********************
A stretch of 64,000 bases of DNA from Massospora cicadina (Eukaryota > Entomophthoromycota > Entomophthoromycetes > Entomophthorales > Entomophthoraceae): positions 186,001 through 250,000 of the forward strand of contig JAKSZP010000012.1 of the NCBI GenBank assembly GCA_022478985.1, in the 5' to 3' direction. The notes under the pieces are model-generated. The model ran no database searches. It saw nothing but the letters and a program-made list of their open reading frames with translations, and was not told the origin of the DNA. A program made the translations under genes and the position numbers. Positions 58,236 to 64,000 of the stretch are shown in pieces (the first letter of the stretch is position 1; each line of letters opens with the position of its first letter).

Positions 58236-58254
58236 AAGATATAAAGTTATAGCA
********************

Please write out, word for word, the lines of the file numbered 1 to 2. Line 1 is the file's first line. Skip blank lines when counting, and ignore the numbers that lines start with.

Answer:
A stretch of 64,000 bases of DNA from Massospora cicadina (Eukaryota > Entomophthoromycota > Entomophthoromycetes > Entomophthorales > Entomophthoraceae): positions 186,001 through 250,000 of the forward strand of contig JAKSZP010000012.1 of the NCBI GenBank assembly GCA_022478985.1, in the 5' to 3' direction. The notes under the pieces are model-generated. The model ran no database searches. It saw nothing but the letters and a program-made list of their open reading frames with translations, and was not told the origin of the DNA. A program made the translations under genes and the position numbers. Positions 58,236 to 64,000 of the stretch are shown in pieces (the first letter of the stretch is position 1; each line of letters opens with the position of its first letter).

Positions 58236-58254